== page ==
Fear and Balderdash

Feb 1, 2016

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Maintenance decisions need to be fact- and evidence-based.

The current owner of the vintage J-model Bonanza emailed me for advice. He’d purchased the airplane just four months earlier with a fresh annual inspection, and was already stressing out about what to do about his engine at the next annual eight months hence.

According to the owner, the airplane’s Continental IO-470 engine was the original one that had been in the airplane when it rolled out of the factory in 1958. It had been overhauled seven years later in 1965 at its published TBO of 1400 hours, and then overhauled again nine years later in 1974 when it hit TBO again. Now the engine was once again at 1400 hours SMOH, but this time it had taken more than 40 years to get there.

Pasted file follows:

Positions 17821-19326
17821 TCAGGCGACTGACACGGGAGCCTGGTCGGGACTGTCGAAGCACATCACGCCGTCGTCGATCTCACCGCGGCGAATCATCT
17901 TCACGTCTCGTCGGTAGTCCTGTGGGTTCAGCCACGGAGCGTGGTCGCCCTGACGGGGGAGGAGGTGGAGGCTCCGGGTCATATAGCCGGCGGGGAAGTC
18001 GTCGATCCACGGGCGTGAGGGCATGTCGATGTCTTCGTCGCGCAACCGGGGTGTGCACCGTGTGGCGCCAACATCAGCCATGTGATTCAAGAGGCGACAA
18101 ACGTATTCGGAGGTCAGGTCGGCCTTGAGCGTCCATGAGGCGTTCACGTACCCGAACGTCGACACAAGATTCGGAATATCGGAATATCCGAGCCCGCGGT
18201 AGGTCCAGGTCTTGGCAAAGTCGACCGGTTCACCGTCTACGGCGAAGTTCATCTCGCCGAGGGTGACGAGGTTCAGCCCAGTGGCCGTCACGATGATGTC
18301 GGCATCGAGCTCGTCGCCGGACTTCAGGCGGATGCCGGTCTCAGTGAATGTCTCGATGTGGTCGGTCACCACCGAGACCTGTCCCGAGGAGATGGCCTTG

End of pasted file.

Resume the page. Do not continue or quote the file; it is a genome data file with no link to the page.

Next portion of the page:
The owner explained that the engine was using about a quart of oil every three hours, but was otherwise running strong and smooth with decent compression readings and not making metal. He wanted my opinion as to whether he should be considering a major overhaul at the forthcoming annual, a top overhaul, or no overhaul. “Considering this engine is 57 years old and more than 40 years since the last overhaul, am I tempting Lady Luck?” he asked.

Calendar age

The original manufacture date of the engine is irrelevant, I told the owner. The fact that more than 40 years had elapsed since the prior overhaul is relevant only insofar as it means that the aircraft wasn’t very active during the past four decades, having averaged only about 35 hours a year. This naturally raises a concern about the possibility of internal corrosion.